Alma Aguilar, who works for a cloud-storage software firm in Austin, recently asked me what I thought about Ellavest. Aguilar had heard about the woman-oriented roboadvising software service after following founder Sallie Krawcheck’s short video offerings “Money in 60 Seconds.” Aguilar, married and the mother of a one year-old, wondered if she should branch out her investing activities beyond the 401(k) retirement plan she contributes to at work.
My confession to Aguilar: I’d never heard of it.
Ellavest has been growing and evolving since 2016. For those looking for an easy on-ramp to investing, my sense is this is worth checking out.
One of the clever features of roboadvising apps is that they enroll you in savings or investing right away from the initial interactions with the website or phone app. Like similar finance apps I use and recommend, such as Acorns, M1 Finance, and Qapital, Ellavest asked me for my name, zipcode, household income, and financial goals. Unlike those, Ellavest also asked about my gender and number of children.
Although Ellavest is targeted for women, the app allowed me to enroll online as a male.
As I type this, I imagine the Texas legislature is meeting to pass emergency laws to prevent me from entering a woman-oriented finance app as a male-bodied person. But that’s another story for another time.
Do women want, or need, an investment advisor targeted to them? I don’t know if most women do, but likely some will.
Kathleen Burns Kingsbury, a Vermont-based consultant and wealth psychologist who literally wrote a book called How To Give Financial Advice To Women, is open to the idea that women approach their finances differently. She pointed me to research by Merrill Lynch, which found women nearly three times more likely than men to have had a negative gender stereotype experience with their financial advisor. The Merrill study also found that when a mixed-gender couple sits in front of an advisor, the man typically commands 60 percent of the advisor’s attention, compared to 40 percent for the woman.
As I enrolled, the Ellavest app asked about my financial goals, and also about what my biggest obstacles may be. The menu of choices include “navigate a career change,” “feel confident negotiating,” or “tackle imposter syndrome.” While these are universal human challenges, they also struck me as signals to women that the designers of this app understand their particular perspective.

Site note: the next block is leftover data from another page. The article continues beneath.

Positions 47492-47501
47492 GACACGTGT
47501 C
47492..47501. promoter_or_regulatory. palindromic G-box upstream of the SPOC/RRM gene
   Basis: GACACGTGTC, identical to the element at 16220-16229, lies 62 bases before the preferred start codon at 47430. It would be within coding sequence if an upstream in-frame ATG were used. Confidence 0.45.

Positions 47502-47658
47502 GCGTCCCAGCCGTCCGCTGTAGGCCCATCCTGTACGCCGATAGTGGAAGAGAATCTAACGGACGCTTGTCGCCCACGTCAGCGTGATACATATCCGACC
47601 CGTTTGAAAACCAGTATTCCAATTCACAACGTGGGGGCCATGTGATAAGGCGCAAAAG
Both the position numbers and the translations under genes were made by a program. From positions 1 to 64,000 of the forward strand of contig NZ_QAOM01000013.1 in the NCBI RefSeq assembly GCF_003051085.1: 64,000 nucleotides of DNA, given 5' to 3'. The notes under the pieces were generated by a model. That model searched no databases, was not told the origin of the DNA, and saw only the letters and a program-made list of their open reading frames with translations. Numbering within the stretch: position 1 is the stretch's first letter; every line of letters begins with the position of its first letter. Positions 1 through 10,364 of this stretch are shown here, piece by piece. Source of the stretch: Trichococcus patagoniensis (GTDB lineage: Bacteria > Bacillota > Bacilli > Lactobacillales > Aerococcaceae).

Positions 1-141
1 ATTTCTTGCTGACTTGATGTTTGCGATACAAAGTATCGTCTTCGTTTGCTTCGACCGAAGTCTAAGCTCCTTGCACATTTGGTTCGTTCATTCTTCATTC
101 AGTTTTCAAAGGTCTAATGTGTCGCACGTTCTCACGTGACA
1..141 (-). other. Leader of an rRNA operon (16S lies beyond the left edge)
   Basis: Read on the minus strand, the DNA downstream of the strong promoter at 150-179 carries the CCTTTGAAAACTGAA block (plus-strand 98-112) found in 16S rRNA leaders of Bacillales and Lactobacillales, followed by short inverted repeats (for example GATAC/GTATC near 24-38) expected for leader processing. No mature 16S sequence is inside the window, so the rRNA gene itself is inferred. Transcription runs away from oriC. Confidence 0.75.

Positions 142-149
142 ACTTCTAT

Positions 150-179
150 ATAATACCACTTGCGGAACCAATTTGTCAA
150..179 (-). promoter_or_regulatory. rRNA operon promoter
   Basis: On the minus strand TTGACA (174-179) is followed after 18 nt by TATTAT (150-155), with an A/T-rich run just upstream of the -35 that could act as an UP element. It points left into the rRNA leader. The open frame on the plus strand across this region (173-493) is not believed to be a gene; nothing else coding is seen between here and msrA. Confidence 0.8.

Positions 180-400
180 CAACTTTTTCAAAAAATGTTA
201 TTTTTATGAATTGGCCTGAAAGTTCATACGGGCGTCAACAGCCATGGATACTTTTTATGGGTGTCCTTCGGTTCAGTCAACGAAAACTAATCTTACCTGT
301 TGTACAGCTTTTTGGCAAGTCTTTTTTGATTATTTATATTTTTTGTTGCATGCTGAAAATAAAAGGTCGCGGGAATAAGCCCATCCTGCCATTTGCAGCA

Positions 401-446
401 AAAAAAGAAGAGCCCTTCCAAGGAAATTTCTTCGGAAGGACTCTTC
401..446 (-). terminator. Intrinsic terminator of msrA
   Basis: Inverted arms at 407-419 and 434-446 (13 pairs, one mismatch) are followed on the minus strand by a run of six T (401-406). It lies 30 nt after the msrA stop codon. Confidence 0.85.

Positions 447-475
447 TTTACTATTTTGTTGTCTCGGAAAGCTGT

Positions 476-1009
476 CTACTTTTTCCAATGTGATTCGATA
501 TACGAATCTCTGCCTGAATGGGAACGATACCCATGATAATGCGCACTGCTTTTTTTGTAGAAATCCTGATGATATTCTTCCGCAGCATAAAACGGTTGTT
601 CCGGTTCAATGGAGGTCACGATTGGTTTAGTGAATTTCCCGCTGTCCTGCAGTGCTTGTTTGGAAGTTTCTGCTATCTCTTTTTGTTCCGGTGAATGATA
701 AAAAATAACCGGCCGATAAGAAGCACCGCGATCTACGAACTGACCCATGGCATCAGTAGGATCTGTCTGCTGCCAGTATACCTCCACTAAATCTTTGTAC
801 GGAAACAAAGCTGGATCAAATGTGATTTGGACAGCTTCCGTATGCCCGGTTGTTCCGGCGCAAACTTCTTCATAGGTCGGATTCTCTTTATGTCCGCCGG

Roboinvesting, by theory and design, means setting up an investment account that does not need to involve speaking to another human. Typically we interact with roboadvising software on our phones, with small initial dollar amounts, and receive simple investment plans automatically from a few data points about our goals, risk tolerance, income, time horizon, and life status.
I ascribe to the idea that – done correctly – the hardest part of investing is just getting started. For that reason alone, I am a proponent for setting up a simple plan with a roboadvisor, and then getting out of the way of our own tendency to mess with the plan. Ellavest appears solidly aligned with this goal and method.
What you should never do on your financial phone app – and I cannot emphasize this strongly enough – is daytrade Game Stop shares because anonymous poster u/FartStocks told you on a Reddit forum that you could stick it to some some imagined short-selling hedge fund. But I digress.
Ellavest’s stated goal of appealing to women as they ramp up investing seems laudable.
About her retirement programs at work, Aguilar told me “none of them have been easy to navigate or understand. Ellevest makes it easy and clear to get set up and start investing.”
Something about the educational content of Ellevest also appealed to her. As Aguilar told me “I quickly appreciated that the investment algorithm takes into account a woman’s issues such as the gender pay gap and longer life expectancy. They also do a great job at educating women about why it is important for them to take charge of their finances.”
Kingsbury pointed out that the right way to think about tailoring financial advice to women might be mis-stated. As Kingsbury says, “In the future, I think we will move to services that are more human-centric, rather than gendered.” Kingsbury noted that one person’s experience in the world may be quite different from someone else’s, so that a one-size fits all approach doesn’t work.
“That may be an argument for a woman-centered roboadvisor. It may also be an argument for a human investment advisor,” says Kingsbury.
In addition to clearly-stated and fixed monthly fees (which I like!) the Ellavest site offers coaching sessions, something that I happen to think is a highly useful financial service that most humans – however gendered – need.
The Ellavest signup presents plans for $1/month, $5/month, or $9/month with a heightened suite of services at the top price point. The $1/month cost is in line with other roboadvising services Once you’ve accumulated at least $1,000 or more, the fees become moderate. As with most investing costs, they come down as a % of assets as assets increase.
Also, given the gender pay gap, will the software would be content to receive on average 82 percent of what a male-oriented roboadvisor charges?
What? I’m just asking the question.
A version of this post ran in the San Antonio Express News.
Please see related posts on Roboadvisors:
About M1 Finance
About Acorns (This one is my favorite)
About Robinhood (This one is my least favorite)
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